Facts of Life,  Writer's Block,  Writing Journey,  Writing World

Lochness Monster, Writing Confidence, and Other Things That Don’t Exist

So, I follow a writer who apparently is doing so well with her writing that she can afford a second home in Scotland. All these books published. So much experience. And yet, not a week goes by, it seems, where she doesn’t complain about how hard it is to write a book.

Some people look up to her and think: Oh wow. Insecurity NEVER GOES AWAY! How effing refreshing that a successful writer still feels awful about her writing. That makes me feel so the total opposite of alone! Yay!

Me? I look at her and think: Really? You’re still having problems? Why do I even bother then?

Not to throw shade or whatever, but I find that really heartbreaking and annoying. I don’t want to look at a successful writer and see them flailing around on the regular. It’s horrifying.

I mentioned this meme I found on a Facebook group last year of a conversation between Stephen King and George R.R. Martin, and I said I wanted to be like Stephen King. Of course, I mean, the chill 70+ year old Stephen King who doesn’t worry about his writing and just does whatever. When he was my age, he was a super crazy writer and quite famously trashed Carrie some years before – a book that was rescued from the bin by his wife and later turned in a good but crazy movie starring the incomparable Sissy Spacek. I’ve also seen Stephen King himself say that he’s publicly quit writing too many times to count, only to come out with another book a year later, because once he took the pressure off himself, he could finally write again. This is the same guy who is a household name, legend, icon, whatever. Same guy flailing around at twenty, thirty, and forty-something with Carrie and Pet Cemetery, and The Green Mile under his belt!

In my mind, I believe there’s this happy field I can get to where I don’t beat myself up about my writing, flail around with every story, don’t take long breaks because I’m being neurotic as hell. Maybe that other writer will get there when she’s 70…like 40 years from now. I don’t know how old she is. Maybe I’ll be there when I’m 70. It’s just super frustrating to see a successful writer flailing so often. It makes me feel like there’s no hope for anything, and the only way I’m ever going to be at peace is to become an old lady. I want peace now, dammit!

In some way, I see where other people are coming from when they’re happy to see successful writers flailing around as often today as the day they started writing. It’s like, they’re crazy and neurotic and anxious and still manage to write and spin out incredible stories anyway.

So, in that way, it’s encouraging to know that I can stay crazy and still write a great book. I guess I just don’t want to be crazy anymore. It’s exhausting. The other day I was journaling about how overwhelmed I was with how many YouTube videos I watch, and it’s amazing how something so asinine would have me so upset. It’s like, so stop watching videos, dummy! Gah. And I did get them under control. I unsubscribed from a few people. Watched a few videos on 2x speed. Gave up on a couple others.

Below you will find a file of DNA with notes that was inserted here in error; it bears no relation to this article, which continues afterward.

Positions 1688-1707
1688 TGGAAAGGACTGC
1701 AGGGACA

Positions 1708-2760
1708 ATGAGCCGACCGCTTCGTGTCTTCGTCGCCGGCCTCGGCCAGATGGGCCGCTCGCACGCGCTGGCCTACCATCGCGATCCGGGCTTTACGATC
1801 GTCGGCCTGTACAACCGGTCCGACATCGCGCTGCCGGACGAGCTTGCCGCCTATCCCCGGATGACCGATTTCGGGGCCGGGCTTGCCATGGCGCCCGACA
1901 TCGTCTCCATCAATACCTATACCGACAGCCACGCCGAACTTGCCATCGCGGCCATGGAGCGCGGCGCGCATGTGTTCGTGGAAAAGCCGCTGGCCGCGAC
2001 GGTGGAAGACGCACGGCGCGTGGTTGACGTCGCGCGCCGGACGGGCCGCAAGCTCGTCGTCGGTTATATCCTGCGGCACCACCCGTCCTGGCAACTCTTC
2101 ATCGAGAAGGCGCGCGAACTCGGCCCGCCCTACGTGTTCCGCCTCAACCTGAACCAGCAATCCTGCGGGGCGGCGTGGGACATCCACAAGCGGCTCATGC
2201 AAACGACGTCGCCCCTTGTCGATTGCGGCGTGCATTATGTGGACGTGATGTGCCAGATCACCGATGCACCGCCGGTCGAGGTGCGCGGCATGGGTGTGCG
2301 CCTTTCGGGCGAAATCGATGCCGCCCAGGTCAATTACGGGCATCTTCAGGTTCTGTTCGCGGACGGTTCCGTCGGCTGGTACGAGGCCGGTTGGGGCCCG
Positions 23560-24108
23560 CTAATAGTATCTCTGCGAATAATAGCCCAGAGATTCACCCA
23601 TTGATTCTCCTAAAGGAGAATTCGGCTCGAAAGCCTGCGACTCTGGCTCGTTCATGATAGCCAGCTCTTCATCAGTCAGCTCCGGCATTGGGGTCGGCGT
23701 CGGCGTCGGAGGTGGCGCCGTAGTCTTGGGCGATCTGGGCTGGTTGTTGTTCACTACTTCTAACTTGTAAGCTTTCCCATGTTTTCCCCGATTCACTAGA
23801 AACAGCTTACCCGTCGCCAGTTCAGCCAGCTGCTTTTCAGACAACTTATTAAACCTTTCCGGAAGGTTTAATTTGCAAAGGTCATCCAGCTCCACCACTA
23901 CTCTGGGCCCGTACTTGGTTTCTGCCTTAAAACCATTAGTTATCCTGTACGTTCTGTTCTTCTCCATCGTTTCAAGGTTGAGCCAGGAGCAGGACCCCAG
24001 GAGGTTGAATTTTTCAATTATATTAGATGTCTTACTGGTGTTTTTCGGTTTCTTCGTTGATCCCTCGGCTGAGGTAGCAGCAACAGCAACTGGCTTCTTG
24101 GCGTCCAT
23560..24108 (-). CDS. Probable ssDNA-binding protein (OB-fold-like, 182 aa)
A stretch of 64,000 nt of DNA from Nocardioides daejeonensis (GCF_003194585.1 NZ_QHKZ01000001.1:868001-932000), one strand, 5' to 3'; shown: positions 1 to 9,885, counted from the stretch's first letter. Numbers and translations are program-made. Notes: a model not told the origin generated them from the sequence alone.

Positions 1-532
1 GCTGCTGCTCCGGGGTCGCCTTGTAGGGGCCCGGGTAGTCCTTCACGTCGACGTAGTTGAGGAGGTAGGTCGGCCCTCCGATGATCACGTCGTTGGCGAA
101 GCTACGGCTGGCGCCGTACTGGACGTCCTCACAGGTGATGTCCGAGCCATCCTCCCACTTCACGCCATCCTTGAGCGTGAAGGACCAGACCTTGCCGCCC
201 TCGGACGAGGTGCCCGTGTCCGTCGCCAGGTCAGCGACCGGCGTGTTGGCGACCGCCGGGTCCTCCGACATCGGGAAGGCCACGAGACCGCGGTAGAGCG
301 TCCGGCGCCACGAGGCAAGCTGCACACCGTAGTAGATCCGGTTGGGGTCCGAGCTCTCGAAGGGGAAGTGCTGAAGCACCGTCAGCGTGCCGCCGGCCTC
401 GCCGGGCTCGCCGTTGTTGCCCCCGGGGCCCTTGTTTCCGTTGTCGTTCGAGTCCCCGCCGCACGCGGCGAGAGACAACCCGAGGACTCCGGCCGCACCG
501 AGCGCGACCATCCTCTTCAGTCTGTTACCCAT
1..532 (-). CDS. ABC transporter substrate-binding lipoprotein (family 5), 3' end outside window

But it’s like. It wasn’t just the YouTube videos. There were writing articles I wanted to read, and webinars to watch, and podcasts to listen to, and social feeds to scroll through, and dishes to wash, and sleep to get, and poems to read, and books to read, and a story to write, and mail I needed to go through, and journaling to do so I can get all the little annoying stray thoughts out of my head, and I still need to change my shower filter, so of course I feel like a nut case! All those little things pile up on each other until I want to BURN THEM ALLLLL!

The quote on my quote calendar this month is: I consider chaos a gift. (Septima Clark) Ha.

I think I was overdue to have a meltdown on the blog.


  • sandiedocker

    The thing that annoys me about writers complaining all the time on social media about how hard writing is, is the lack of perspective. Really? Of all the jobs you could be doing in this world?? Writing is hard??? Don’t get me wrong, there are days this writing gig sucks. But in the grand scheme of things, if I have a bad day writing, no one dies. I’m not a pediatric oncologist watching a tiny kid die of cancer because I can’t save them. I’m not a police officer attending a highway pile up where 3 generations of a family have just lost their lives. I’m not a fireman running into a burning building when everyone else is running out. I’m writing words on a page!

    Sorry I got ranty there. I’ve been reading A LOT of ‘writing is hard’ posts lately and it gets my goat.

    • Krystal Jane

      Rant away! πŸ˜€ One of my favorite writing quotes goes something like, “The beauty of writing is that you don’t have to get it right the first time, unlike say, a brain surgeon.” ^_^

      Like, I have my moments when I’m ready to pull my hair out, and I’m prone to a rant now and then, like today, but I’m almost offended when I see people flailing around on social media like that. I want to be understanding, and I do understand, but sheesh. I really don’t think misery and writer are one in the same, you know. Like, it’s okay to be happy on social media about writing, and not just when you have a book coming out.